When I moved to Lebanon three years ago to teach at the American University of Beirut, I was surprised to find virtually no discourse on disability in the public sphere. Since buildings and streets in Lebanon are inaccessible to the disabled, many people with disabilities remain hidden away at home. Attending to the needs of Syrian refugees with disabilities must begin in the Levant by helping the most vulnerable in the refugees camps resettle in communities where their special needs can be met. Further, the international community must recognize and reward Lebanon for taking in over one million refugees so that more financial and humanitarian resources can be devoted specifically to Syrian refugees with disabilities in Lebanon.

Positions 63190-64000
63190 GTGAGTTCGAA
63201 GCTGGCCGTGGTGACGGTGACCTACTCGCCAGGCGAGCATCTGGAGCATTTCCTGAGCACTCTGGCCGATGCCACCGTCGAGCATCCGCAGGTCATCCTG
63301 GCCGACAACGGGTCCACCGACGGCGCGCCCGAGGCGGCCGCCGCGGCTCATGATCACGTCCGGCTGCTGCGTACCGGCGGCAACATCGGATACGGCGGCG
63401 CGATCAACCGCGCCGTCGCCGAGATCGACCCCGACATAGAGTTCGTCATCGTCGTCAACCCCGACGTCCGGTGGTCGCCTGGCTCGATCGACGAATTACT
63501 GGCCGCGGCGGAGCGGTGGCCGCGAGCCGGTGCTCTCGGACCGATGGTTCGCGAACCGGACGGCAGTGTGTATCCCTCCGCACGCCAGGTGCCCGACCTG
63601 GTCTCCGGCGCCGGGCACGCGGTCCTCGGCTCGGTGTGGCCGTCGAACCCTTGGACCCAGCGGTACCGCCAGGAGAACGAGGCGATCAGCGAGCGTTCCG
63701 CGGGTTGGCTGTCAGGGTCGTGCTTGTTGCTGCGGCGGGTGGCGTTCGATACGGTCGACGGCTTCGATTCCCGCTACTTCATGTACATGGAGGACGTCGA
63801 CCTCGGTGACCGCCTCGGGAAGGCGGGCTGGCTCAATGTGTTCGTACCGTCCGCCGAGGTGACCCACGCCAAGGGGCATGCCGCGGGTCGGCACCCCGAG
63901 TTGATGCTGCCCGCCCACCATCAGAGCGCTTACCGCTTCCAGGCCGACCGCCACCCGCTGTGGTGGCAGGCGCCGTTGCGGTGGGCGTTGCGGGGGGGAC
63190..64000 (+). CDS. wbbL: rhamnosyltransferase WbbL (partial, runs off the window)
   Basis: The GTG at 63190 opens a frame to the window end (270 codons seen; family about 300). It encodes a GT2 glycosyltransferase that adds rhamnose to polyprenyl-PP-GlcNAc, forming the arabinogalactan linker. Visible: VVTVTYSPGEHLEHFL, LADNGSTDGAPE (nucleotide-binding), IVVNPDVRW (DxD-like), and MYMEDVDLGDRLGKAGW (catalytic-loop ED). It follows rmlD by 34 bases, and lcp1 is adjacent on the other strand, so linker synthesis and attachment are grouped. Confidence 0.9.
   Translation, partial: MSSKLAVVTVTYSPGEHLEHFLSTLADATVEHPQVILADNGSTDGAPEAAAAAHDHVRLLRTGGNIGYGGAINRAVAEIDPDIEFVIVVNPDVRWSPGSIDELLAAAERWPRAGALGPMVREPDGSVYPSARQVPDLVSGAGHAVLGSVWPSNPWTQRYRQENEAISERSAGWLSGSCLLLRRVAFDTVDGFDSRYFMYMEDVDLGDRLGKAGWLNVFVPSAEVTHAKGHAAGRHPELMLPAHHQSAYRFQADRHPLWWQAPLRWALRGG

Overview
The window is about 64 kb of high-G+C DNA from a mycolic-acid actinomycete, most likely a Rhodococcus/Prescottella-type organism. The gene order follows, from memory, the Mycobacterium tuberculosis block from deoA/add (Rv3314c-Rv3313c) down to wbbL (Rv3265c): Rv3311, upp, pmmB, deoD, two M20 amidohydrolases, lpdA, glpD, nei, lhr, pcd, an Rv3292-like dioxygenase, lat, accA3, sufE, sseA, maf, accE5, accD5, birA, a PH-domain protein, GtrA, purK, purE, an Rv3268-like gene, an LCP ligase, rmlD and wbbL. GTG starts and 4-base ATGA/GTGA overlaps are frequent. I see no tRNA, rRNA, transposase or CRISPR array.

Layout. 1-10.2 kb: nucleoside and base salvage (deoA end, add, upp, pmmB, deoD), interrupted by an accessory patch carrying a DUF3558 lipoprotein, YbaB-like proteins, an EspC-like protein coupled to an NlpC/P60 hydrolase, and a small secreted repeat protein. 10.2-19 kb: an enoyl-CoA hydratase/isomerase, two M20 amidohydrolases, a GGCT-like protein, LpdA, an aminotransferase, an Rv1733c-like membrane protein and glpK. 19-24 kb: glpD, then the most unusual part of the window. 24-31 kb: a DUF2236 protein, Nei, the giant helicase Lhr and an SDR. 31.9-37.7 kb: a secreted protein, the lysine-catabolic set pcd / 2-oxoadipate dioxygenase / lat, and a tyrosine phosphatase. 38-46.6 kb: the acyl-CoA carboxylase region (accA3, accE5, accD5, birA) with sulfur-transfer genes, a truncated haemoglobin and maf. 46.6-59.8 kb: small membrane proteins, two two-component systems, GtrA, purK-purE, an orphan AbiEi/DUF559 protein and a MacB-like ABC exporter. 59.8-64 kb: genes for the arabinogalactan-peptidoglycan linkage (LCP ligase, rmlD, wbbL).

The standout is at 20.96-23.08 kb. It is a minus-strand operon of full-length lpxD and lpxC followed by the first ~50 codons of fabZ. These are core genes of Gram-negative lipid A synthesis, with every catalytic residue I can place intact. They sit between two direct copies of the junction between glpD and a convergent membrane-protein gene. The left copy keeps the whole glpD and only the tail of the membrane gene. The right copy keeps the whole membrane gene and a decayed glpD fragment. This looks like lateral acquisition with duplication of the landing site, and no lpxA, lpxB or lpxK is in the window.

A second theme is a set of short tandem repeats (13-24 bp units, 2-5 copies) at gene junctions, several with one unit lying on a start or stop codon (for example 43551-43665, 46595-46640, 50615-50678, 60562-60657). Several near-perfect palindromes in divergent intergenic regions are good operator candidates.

Despite widespread armed conflict in the Levant over the past several decades, mental health treatment in the region remains a serious taboo. When I was invited to conduct a workshop on physical disability for Lebanese high school students this spring, I asked my host if I should discuss mental illness too. “In Lebanon,” he said, “we don’t see mental illness as a disability, and we never talk about it in public because it brings shame.” Knowing that some of my students had attempted suicide, I teamed up with them and their friends to organize the first event in Lebanon featuring a panel of young people with mental illness speaking before an audience of hundreds at the American University of Beirut to break the silence on mental health concerns. Widespread trauma from the Lebanese civil war and the Syrian war can only be alleviated if mental health treatment is no longer taboo, and the shortage of trained mental health professionals in the region is addressed.